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Date : 31st March, 2017
Time : 54’34”
Total distance run to date : 1050 km
Run map and details : https://connect.garmin.com/modern/activity/1682370884
I’m not sure about double albums*. Even the good ones seem to pad out what might otherwise have been a great album. As for triple albums, has there ever been a consistently good one?
Take The Clash for example. Arguably the greatest band ever, they released London Calling – generally considered one of the greatest double albums ever. But it’s still not as good as their eponymous debut single album (US import version obvs) – which is one of the top ten best albums of all time.
They then released a triple album which, while it is one of the best triple albums ever, is a victory for indulgent quantity over quality. They named it ‘Sandinista!’ after the rebels in Nicaragua who captured their, and the world’s, imagination as they took on the Somoza regime.
The Sandinistas came to power in 1979 and fairly shortly thereafter found themselves embroiled in a brutal civil war with the US backed “contras” in which an estimated 30 000 people died. In the second half of the 80s, this led to one of the most extraordinary stories to come out of the 20th Century : the Iran–Contra affair.
This involved the Reagan administration illegally selling arms to the radical Islamist regime in Iran. And using (part of) the proceeds to illegally fund the contras. All this at a time when the US and Iran were meant to be sworn enemies. Truth really is stranger than fiction. (Pls see Facts & Stats below for more detail.)
The Sandinistas lost power in the 1990 elections but came back in the 2006 elections and have been in power since (winning the 2011 and 2016 elections along the way amidst increasing concerns about the growing powers of President Ortega and his wife and the state of Nicaragua’s democracy.)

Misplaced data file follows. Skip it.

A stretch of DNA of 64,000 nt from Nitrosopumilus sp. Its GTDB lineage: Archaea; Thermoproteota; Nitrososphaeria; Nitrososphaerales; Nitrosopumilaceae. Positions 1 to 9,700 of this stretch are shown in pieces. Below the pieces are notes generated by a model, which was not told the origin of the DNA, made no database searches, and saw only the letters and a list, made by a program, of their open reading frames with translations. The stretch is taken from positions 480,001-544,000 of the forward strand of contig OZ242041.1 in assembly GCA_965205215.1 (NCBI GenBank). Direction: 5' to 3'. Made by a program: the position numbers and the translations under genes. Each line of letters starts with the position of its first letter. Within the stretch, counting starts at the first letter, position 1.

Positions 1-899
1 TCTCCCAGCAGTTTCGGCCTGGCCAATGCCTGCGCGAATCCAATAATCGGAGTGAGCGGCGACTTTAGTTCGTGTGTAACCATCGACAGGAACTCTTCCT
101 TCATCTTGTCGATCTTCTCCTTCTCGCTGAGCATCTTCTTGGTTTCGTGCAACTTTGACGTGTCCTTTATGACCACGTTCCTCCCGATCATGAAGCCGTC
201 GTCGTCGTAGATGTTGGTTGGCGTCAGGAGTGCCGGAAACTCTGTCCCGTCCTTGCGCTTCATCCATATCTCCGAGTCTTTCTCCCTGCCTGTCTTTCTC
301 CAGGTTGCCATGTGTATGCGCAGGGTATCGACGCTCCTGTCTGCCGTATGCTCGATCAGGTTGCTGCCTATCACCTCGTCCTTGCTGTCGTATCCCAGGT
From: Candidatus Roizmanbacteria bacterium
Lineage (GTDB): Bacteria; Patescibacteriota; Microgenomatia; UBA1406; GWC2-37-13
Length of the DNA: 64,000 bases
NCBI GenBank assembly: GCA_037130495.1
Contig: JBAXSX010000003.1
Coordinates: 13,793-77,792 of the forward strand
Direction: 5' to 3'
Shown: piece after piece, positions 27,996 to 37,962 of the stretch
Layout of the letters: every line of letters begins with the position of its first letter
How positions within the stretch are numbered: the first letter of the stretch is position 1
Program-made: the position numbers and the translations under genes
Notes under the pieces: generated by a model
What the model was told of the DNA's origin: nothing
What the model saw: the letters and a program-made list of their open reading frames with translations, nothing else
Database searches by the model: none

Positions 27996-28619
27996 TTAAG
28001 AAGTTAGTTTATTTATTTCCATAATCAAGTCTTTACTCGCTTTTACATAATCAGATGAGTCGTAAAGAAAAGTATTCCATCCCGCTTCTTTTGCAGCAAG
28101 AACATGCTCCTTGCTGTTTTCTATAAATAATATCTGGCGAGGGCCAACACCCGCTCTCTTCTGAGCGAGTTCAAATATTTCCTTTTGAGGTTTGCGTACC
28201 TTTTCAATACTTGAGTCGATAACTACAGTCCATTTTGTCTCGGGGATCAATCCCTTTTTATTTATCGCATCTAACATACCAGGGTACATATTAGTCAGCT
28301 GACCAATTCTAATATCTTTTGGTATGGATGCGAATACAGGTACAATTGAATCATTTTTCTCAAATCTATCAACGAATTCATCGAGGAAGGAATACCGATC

These haven’t always been easy years for the Nicaraguans. Nicaragua is reputedly the poorest country in central America (and the second poorest in the western hemisphere after Haiti). A tale I heard during my subsequent trip to Costa Rica appeared to underline this.
A Costa Rican guide was telling us about coffee and how dangerous coffee picking is in Costa Rica. Partly because coffee tends to grow on very steep slopes and the pickers have to be roped together. And partly because wasps, spiders and snakes live in coffee bushes and bites are common.
And who does this dangerous and low paid work? Not the relatively prosperous Costa Ricans of course. Apparently it’s all done by seasonal Nicaraguan migrants. Something to think about next time you sip on your skinny, flat, tall thingy in Starbucks / Costa / Nero.
However, not everything is gloomy. In recent years the (Sandinista) government has introduced a more open economy and has seen strong growth rates. (Governments (of whatever political hue) trying to run their economies centrally – and failing – before opening them up and seeing growth rates improve – is a story I come across all over word.)
It certainly wasn’t gloomy where I was dropped off near Puerto Salvador Allende (the recently renovated port area). Bizarrely and completely unexpectedly, I was in a space full of brightly lit tree statues (picture below). I subsequently discovered they were part of the 134 17-meter-tall “Trees of Life” dotted round town. Designed by Rosario Murillo, the wife of Nicaraguan President Daniel Ortega, they dominate the central area of Managua and give a sense of her influence. (She is now Nicaragua’s Vice-President.)